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Acting Director Of Secret Service Testifies On Capitol Hill


The White House fence jumping incident happened in September, but it is still causing ripples in Washington. Today, the acting director of the Secret Service, Joseph Clancy, appeared before lawmakers to review what he called an inexcusable incident. He said it and other episodes have taken their toll on the Service's morale and security with potentially dire consequences. Here's NPR's Brian Naylor.

BRIAN NAYLOR, BYLINE: Joseph Clancy appeared composed and lawmakers - for the most part - did not grill the former head of President Obama's security detail, who returned from the private sector to temporarily lead the beleaguered agency. Clancy made no excuses for the Service's performance on September 19, when Army veteran Omar Gonzalez made it well into the building after climbing over the White House fence.


JOSEPH CLANCY: Although I firmly believe the Secret Service is better than this incident, I openly acknowledge that a failure of this magnitude, especially in light of other recent incidents, requires immediate action and longer term reform.

NAYLOR: Clancy said he's ordered a top to bottom review of the agency and taken steps to improve training and procedures. He's also met with officers and gone to morning roll call in an effort to improve morale. He said agents and officers have gone outside the agency with their complaints because they didn't trust their supervisors. He told Virginia Democrat Bobby Scott the Service is stretched thin, which makes training difficult.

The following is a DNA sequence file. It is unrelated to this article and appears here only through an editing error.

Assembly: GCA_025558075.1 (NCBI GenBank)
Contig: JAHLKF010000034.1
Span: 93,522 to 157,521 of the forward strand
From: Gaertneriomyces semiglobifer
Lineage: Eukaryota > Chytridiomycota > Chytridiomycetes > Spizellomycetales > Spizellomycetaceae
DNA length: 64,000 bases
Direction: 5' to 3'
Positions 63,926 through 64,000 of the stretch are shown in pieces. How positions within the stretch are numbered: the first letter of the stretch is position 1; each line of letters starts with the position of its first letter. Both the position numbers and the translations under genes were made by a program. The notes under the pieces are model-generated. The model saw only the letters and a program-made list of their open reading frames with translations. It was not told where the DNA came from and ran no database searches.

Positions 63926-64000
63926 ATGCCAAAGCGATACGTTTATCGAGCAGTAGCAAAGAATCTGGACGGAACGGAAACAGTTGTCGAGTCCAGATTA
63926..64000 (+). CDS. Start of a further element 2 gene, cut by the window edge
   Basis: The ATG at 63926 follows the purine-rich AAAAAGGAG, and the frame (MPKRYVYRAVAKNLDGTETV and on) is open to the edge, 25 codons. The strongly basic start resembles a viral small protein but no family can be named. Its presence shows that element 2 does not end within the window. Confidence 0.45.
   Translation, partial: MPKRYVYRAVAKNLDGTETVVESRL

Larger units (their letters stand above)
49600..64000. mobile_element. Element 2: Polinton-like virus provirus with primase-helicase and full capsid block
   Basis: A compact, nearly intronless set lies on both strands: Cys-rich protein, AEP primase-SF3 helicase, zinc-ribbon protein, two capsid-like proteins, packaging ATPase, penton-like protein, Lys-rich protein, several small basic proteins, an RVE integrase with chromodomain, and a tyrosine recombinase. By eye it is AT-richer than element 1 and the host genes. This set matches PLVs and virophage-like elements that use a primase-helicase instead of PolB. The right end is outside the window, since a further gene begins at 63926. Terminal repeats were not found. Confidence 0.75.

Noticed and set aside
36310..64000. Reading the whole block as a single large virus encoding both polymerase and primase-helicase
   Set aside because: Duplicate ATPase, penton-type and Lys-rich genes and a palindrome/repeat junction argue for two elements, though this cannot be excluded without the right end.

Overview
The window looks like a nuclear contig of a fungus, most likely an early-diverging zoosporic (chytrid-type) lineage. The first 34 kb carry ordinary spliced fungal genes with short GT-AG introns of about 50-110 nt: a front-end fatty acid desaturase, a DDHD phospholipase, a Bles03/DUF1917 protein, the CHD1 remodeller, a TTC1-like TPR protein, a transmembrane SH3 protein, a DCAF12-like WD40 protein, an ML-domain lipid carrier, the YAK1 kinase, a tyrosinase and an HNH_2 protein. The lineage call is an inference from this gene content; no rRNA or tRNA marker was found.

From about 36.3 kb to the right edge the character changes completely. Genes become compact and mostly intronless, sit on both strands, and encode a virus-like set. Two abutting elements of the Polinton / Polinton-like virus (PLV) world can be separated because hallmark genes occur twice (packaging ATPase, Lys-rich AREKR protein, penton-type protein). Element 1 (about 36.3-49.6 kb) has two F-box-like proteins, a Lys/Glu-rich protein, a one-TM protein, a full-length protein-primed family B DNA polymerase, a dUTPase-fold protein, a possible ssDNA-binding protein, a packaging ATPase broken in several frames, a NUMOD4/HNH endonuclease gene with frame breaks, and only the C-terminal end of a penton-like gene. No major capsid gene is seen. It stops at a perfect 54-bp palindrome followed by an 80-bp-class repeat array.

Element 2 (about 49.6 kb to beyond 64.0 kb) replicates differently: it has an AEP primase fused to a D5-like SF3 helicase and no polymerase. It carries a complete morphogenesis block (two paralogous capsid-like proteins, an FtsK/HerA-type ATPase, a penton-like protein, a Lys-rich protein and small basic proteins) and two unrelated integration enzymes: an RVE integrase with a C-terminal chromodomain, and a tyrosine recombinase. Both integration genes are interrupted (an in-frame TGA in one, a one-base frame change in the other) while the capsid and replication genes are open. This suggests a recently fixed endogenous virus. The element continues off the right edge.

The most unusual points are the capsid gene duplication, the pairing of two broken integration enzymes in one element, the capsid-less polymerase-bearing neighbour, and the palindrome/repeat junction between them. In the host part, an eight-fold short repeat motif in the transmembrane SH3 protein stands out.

CLANCY: One of the things we've done to alleviate that, and in the short-term, is we've brought agents in from the field to take some of these positions that uniformed division has at the White House complex, so that we can get people out to training.

CONGRESSMAN BOBBY SCOTT: What happens when people are not properly trained?

CLANCY: When we're not properly trained, sir, we fail.

NAYLOR: One failure in particular troubled Utah Republican Jason Chaffetz. In the hours after Gonzalez was apprehended, a Secret Service spokesman said Gonzalez was not armed. It turned out he had a knife. The spokesman also said Gonzales was caught just inside the door when actually he made it all the way into the East Room.


CONGRESSMAN JASON CHAFFETZ: As a member of Congress, as a United States citizen, the Secret Service misled us on purpose.

NAYLOR: Clancy conceded the Service failed to properly communicate, but that the misstatements were unintentional. In a lighter moment, Tennessee Democrat Steve Cohen asked Clancy if it would enhance security at the White House to build a moat around it.


CLANCY: Maybe a higher fence, sir, or maybe some other design...

CONGRESSMAN STEVE COHEN: 'Cause this guy - this guy got further in the White House than some of my Republican colleagues have ever gotten.

CLANCY: Yes, sir. Yes, sir, but you're right, sir. A higher fence would certainly help us and we're looking for ways and options. In fact, we hope within the next few months to have some renderings - some drawings - of some options for people to look at.

NAYLOR: Clancy said the Secret Service is working with other government agencies, so that if they do raise the fence, it would maintain its historic design. Another full-scale review of the Service is due next month. Brian Naylor, NPR News, Washington. Transcript provided by NPR, Copyright NPR.

NPR News' Brian Naylor is a correspondent on the Washington Desk. In this role, he covers politics and federal agencies.

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